Australia hopes to kick start space industry with new strategy

The overarching plan of the strategy is to triple the size of Australia's space sector and grow an additional 20,000 jobs by 2030.
Written by Asha Barbaschow, Contributor

The federal government has published its plan to transform and grow Australia's space industry over the next 10 years, starting with forging international partnerships and developing roadmaps for areas highlighted as priority for launching the local scene.

The Advancing Space: Australian Civil Space Strategy 2019-2028 [PDF] is built on four so-called Strategic Space Pillars: Open the door internationally; develop national capability in areas of competitive advantage; ensure safety and national interest are addressed; and inspire and improve the lives of all Australians.


The Australian government's Strategic Space Pillars

The overarching plan is to triple the size of Australia's space sector and grow an additional 20,000 jobs by 2030.

Activities under the pillars will be guided by the seven National Civil Space Priorities that build on Australia's areas of strength, the strategy explained.

The priority areas are: Position, navigation, and timing (PNT); earth observation; communications technologies and services; space situational awareness and debris monitoring; research and development (R&D); robotics and automation on Earth and in space; and access to space.

With an initial AU$41 million, four-year investment, the strategy will be implemented in three phases over the next decade, and builds onto work already undertaken by the Australian Space Agency, which was stood up in July 2018. 

This kitty was added on Tuesday, with AU$19.5 million to be used over four years to set up a Space Infrastructure Fund to support projects aimed at accelerating Australia's space industry announced as part of the 2019-20 Federal Budget. The investment will be driven by the strategy.

AU$2 million of this funding will be for the delivery of future world-class space manufacturing capability in New South Wales; and AU$6 million for a Mission Control Centre in South Australia, where the newly stood up space agency is housed.

The first phase of the strategy, already underway, is centred on setting conditions for growth.

Initiatives under this phase that have already been enacted include international partnerships, for example with France, Canada, the United Kingdom, the UAE, and discussions have commenced with the United States and the European Space Agency.

The strategy also said it has already begun to leverage the strengths of Austrade's international and national networks with the space sector.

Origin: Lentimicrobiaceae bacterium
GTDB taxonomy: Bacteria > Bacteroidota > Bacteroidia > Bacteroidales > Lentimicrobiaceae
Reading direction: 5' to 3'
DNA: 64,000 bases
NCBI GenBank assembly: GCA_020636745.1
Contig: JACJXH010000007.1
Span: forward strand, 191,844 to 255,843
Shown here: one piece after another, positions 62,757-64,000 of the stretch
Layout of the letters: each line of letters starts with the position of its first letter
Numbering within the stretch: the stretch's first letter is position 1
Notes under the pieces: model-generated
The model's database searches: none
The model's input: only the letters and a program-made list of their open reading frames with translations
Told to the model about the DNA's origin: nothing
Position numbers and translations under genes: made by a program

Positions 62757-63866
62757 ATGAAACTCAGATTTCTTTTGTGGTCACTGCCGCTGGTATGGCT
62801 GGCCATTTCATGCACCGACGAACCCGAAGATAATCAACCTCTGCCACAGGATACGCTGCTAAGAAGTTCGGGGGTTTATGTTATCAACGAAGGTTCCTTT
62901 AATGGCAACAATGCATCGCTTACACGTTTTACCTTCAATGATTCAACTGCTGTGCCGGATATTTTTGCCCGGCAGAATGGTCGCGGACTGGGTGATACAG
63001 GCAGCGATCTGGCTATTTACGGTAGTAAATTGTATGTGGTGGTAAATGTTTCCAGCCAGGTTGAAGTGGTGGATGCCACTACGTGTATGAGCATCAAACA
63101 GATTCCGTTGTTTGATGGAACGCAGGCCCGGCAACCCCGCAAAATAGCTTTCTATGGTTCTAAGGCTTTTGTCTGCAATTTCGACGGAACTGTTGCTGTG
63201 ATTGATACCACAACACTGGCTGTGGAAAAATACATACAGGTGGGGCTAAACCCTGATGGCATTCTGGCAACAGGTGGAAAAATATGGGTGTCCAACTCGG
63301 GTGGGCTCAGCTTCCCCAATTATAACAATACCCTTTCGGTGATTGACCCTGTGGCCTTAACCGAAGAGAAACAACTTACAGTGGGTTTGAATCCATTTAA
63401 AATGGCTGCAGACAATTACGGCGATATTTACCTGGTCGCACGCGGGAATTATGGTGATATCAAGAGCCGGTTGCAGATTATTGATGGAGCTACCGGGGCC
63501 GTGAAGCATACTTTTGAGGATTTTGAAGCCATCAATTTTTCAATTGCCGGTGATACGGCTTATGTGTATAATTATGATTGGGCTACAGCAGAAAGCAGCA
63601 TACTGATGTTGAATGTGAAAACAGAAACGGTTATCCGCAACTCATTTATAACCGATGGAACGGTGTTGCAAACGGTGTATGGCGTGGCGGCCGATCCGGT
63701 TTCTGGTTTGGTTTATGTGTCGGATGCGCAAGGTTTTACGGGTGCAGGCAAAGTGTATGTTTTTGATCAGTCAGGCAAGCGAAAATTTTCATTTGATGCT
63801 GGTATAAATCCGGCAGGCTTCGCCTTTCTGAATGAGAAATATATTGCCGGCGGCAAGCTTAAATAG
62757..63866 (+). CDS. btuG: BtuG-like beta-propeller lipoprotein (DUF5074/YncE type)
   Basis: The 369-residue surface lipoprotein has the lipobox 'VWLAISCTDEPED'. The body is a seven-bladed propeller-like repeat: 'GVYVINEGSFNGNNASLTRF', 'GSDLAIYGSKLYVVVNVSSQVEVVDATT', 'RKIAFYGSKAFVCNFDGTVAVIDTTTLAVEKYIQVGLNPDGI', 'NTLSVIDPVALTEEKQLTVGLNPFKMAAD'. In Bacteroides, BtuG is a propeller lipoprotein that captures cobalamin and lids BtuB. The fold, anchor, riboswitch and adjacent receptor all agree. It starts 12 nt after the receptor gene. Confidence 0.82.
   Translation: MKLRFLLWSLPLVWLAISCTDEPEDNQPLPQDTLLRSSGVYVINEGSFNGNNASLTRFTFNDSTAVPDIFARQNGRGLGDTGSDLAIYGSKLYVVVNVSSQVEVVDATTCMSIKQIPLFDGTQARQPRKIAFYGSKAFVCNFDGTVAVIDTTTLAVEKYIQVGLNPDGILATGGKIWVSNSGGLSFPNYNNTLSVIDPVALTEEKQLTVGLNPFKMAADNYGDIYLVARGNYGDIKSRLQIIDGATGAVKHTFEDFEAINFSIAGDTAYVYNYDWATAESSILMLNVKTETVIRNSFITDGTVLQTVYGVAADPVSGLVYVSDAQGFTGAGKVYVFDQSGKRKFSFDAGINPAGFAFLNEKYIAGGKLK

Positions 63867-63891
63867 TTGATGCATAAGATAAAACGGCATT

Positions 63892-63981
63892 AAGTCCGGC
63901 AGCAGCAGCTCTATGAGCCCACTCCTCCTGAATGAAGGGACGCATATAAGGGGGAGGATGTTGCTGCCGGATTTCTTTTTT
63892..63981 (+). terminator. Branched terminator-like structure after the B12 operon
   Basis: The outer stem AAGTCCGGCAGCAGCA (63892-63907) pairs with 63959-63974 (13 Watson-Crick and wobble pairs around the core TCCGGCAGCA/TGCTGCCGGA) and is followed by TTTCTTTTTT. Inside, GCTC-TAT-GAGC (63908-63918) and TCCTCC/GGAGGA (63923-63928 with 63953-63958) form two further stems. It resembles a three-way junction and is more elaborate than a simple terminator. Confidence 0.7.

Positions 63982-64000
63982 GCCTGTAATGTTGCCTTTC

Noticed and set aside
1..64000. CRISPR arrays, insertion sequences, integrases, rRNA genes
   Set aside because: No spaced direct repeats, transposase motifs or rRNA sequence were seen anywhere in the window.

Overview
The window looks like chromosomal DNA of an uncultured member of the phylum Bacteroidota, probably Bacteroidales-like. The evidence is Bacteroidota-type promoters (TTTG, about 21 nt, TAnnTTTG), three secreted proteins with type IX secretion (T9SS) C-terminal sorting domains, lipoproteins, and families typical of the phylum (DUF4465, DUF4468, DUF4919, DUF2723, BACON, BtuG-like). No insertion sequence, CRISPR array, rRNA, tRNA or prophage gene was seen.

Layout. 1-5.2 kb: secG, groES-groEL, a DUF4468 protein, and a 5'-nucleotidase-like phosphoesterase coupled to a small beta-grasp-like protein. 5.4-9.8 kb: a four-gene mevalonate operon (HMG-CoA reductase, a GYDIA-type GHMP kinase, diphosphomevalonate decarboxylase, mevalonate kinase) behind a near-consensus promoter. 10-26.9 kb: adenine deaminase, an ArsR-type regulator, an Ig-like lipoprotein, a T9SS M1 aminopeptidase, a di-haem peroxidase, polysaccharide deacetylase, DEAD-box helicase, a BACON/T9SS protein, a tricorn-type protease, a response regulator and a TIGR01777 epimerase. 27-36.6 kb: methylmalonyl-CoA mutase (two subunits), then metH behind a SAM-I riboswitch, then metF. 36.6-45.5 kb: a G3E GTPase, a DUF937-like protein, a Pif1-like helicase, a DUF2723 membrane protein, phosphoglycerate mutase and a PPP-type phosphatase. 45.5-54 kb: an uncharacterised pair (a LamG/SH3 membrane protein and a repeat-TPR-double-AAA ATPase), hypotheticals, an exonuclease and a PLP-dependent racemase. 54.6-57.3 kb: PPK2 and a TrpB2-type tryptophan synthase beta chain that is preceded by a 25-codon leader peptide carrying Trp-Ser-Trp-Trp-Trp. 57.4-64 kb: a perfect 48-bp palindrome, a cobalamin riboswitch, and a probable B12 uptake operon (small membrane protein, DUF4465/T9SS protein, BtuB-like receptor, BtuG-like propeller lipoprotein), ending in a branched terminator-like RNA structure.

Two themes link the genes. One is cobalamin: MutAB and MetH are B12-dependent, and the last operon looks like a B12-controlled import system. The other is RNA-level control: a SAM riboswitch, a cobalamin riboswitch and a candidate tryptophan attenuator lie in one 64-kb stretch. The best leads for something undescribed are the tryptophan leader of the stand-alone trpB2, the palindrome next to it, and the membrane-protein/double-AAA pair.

On a national level, the strategy said the space agency has already started to develop statements of strategic intent with industry partners; invest in two of the seven national civil space priorities -- PNT and Earth observation through Geoscience Australia; fund space activities through CSIRO; and work alongside research infrastructure facilities, such as the Pawsey Supercomputing Centre in Perth and the National Computational Infrastructure in Canberra.

It is also amending the Space Activities Act 1998.

Image: Geoscience Australia

The next phase of the strategy will be to build on these conditions by "engaging with opportunity".

This will see further focus on international partnerships; the development of roadmaps for each priority area in consultation with industry and government agencies; identifying areas of opportunity for industry including investment; identifying areas where government could provide effective investment to deliver on the strategy; and upskilling.

The role of government in all of this, the strategy says, is to identify and enable international opportunities, such as partnerships with other countries; find barriers to space market participation; provide a regulatory space framework that enables entrepreneurship; advise on opportunities in civil and military space matters, national interests, and the broader security environment, including cybersecurity, as it applies to civil space; focus on market gaps and emerging areas of interest; stimulate commercial investment; and encourage STEM education and skills development to grow the future workforce.

The final phase of the strategy, expected to be delivered in 2021-28, will be to focus on investment in the remaining civil space priorities and continue to build on what has already been done.

The Australian Space Agency will report every two years on its progress


CSIRO coughs up AU$35m for Australia's space and AI efforts

The funding will be used to explore the use of artificial intelligence and advanced satellite imaging.

Australian astronaut labels space tourism 'dead-end' and 'dangerous'

Virgin Galactic's project is really just a high altitude aeroplane flight and a dangerous one at that, Andy Thomas has said.

CSIRO directs space agency away from humans and towards commercialisation

The country's peak research agency is nudging the newly stood up space agency in the direction of space technology R&D, rather than sending a man to the moon.

Australian National University launches space innovation institute

InSpace is hoping to expand Australia's commercial and scientific space interests.

AI in space: Astronauts will get floating robot assistant thanks to IBM, Airbus (TechRepublic)

The digital assistant CIMON features a version of IBM Watson, and will help astronauts complete tasks on the International Space Station.

Editorial standards